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King Biscuit Blues  Festival 2015
Helena, Arkansas : 7th - 10th October 2015  

Review by Pete Evans


The 30th King Biscuit Blues Festival Oct 7th-10th2015, Helena, Arkansas 

In the few days leading up to the King Biscuit Blues Festival, some excellent gigs were taken in at Clarksdale Mississippi, my base for the week. October 4th saw Watermelon Slim and his band play at The Bluesberry Cafe and on October 5th at the iconic old juke joint Red’s Lounge, I saw the fast rising guitar star of the local blues scene Christone “Kingfish” Ingram. Only just 16, he has already played at The White House for Michelle Obama and has shared a stage with many US blues legends. A real star in the making, mark his name well. The next night again at Red’s Lounge I saw a great set from local harpman Deke Harp accompanying himself on guitar and with strangely named Quicksand on drums, he played an inspired set of north Mississippi hill country blues. 

Helena is a small town located just on the other side of the Mississippi river in Arkansas. In its heyday when cotton was king, it was a prosperous town but like many towns in the deep south, it had seen a downturn in its fortunes. However, since the rebirth of interest in blues, the festival has resulted in a gradual improvement in the town and during the festival week, it is a vibrant place. 

The opening day Thursday has only the main stage in operation with the other stages in operation on the next two days and opening the proceedings was the new Memphis band Mississippi Bigfoot showcasing their new CD Population Unknown and featuring the powerful Joplin reminiscent vocals of Christina Vierra. Stand out track was Burn That Woman Down. 

Festival regular Stirling Billingsley was next up featuring most of the ex Reba Russell Band and playing a good collection of classic blues covers and featuring particularly strong harp from Robert “Nighthawk” Tooms. 

Brandon Santini from Memphis has been building up a solid reputation recently and his name is now spoken alongside many of the top contemporary harp players in the USA. This was certainly justified during a superb tight set featuring top track Evil Woman and a great cover of Sonny Boy Williamson’s Bye Bye Bird. 

Zac Harmon from Jackson Mississippi has a CV longer than most musicians including song writing stints with Michael Jackson. His powerful vocals and driving guitar though are his blues trademark and his superb set included the tracks Blue Pill Thrill and Raising Hell. Standout though was an emotive Knocking On Heaven’s Door dedicated to the late Michael Burks.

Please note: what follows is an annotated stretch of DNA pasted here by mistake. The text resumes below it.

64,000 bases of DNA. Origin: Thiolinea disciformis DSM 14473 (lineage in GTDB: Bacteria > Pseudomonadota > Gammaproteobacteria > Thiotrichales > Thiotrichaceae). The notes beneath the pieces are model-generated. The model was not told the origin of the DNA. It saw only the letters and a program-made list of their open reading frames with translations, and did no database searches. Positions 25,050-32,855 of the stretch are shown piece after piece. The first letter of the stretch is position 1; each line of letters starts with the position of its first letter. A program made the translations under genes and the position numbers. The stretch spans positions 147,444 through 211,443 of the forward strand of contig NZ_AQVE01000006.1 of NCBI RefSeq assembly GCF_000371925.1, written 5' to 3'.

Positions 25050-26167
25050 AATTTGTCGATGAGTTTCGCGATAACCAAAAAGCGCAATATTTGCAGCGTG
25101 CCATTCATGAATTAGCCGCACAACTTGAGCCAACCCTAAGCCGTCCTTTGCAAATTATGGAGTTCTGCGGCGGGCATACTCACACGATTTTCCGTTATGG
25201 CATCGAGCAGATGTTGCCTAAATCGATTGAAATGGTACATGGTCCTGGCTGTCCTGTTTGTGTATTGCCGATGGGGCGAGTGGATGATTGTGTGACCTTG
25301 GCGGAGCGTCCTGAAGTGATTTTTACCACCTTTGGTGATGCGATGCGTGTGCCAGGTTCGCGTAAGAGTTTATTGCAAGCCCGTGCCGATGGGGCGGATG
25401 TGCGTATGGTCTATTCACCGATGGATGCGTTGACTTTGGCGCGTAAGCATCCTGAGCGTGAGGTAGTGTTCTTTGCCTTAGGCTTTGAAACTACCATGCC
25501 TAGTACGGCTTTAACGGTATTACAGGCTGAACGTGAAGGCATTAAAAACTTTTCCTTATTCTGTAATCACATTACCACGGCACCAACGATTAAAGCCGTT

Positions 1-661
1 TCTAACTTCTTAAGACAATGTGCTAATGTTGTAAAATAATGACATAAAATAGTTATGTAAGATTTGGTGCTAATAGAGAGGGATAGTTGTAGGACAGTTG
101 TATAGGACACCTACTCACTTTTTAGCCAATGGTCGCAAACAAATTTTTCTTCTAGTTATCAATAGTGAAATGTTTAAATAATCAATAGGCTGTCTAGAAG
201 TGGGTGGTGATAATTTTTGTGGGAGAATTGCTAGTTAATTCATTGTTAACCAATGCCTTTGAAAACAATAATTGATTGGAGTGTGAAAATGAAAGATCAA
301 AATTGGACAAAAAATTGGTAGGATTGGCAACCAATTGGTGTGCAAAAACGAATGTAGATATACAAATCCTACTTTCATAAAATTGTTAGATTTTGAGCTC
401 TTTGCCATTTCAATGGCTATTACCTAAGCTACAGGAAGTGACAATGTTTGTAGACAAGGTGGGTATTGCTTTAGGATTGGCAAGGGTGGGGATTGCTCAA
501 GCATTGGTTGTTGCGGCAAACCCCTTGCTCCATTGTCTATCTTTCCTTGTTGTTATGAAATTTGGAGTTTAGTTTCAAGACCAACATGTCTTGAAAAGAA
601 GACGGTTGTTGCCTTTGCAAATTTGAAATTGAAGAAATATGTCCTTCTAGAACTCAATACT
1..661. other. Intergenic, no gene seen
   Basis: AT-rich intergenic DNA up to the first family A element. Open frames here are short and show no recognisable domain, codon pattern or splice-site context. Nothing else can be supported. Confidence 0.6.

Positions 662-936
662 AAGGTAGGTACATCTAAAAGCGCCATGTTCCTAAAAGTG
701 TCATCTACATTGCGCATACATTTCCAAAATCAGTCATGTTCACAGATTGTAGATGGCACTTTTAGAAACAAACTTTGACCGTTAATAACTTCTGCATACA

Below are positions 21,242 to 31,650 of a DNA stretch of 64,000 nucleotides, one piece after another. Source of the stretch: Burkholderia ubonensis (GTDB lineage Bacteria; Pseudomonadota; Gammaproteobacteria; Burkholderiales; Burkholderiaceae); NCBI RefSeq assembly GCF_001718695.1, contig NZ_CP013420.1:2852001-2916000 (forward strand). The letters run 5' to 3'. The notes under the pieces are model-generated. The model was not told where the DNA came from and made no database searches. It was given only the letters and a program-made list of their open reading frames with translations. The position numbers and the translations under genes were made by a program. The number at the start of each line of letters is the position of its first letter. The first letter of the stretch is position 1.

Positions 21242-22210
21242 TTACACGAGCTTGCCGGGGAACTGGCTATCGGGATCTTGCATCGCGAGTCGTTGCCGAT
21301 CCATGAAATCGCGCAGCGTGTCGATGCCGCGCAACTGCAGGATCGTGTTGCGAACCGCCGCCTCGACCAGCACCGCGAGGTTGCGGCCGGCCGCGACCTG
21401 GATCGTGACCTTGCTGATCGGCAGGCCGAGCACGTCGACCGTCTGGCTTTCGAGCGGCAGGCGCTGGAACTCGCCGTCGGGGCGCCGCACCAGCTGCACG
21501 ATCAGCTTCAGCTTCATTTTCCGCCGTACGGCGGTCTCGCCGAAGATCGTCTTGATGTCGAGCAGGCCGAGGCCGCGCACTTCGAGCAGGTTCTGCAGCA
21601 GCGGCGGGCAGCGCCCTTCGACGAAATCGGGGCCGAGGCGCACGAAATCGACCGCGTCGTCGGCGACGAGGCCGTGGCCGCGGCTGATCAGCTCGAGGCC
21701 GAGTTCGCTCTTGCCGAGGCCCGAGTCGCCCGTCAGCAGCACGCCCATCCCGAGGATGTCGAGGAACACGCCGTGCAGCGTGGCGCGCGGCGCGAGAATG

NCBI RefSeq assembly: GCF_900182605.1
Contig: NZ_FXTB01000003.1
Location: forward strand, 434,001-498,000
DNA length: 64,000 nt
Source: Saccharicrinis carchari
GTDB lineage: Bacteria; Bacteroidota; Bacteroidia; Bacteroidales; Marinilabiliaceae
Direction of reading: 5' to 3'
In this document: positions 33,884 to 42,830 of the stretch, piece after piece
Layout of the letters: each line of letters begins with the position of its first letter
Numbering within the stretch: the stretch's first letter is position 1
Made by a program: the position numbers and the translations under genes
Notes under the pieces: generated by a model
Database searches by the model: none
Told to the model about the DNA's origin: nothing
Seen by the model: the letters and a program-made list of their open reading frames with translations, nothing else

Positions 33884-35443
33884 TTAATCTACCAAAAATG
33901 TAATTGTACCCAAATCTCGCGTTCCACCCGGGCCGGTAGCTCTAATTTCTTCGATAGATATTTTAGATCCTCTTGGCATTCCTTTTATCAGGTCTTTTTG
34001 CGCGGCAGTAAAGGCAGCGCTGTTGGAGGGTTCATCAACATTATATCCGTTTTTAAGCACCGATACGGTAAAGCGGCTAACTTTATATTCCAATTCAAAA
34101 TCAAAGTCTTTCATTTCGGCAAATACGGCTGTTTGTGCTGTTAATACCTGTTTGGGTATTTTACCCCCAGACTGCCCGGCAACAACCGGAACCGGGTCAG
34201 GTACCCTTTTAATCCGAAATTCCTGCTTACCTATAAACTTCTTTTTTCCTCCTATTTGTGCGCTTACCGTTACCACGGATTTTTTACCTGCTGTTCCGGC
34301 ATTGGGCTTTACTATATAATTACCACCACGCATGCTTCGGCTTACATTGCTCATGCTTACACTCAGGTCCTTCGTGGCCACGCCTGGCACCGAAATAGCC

America’s answer to Status Quo has to be Grammy winning The Kentucky Headhunters. The core of the band has been together for 45 years and in that time have been playing good old fashioned blues influenced rock ‘n’ roll all over the southern states building a great following. Most of their set was from their recent Alligator release Meet Me in Bluesland recorded in 2003 with the late legendary pianist Johnnie Johnson and in dedication to him they featured Little Queenie. A standout was their take on Crossroads which was more like Cream’s version rather than Robert Johnson’s. 

Another act with an impressive CV is The Cate Brothers and their band. Twins Earl and Ernie from Fayetteville Arkansas in the late 50s were in a band with Levon Helm and Ronnie Hawkins who went on to form The Band. Their blues influenced country rock has remained extremely popular in the South with their track Am I Losing You the stand out. 

It is so hard to believe that Bobby Rush is 82 years old. A King Biscuit favourite he headlined with his full revue and as ever, he pushed the boundaries of political correctness but as far as entertainment goes, there can be very few better acts. With a superb tight band and a brace of dancing girls shaking their booties, he jumped and cavorted around the stage with the energy of a person half his years. The music was pretty damn good too! 

The second day presented 2 further stages, the Front Porch Stage and the Lockwood – Stackhouse Stage and it was the latter where Austin Walking Cane kicked off with a superb set of acoustic blues.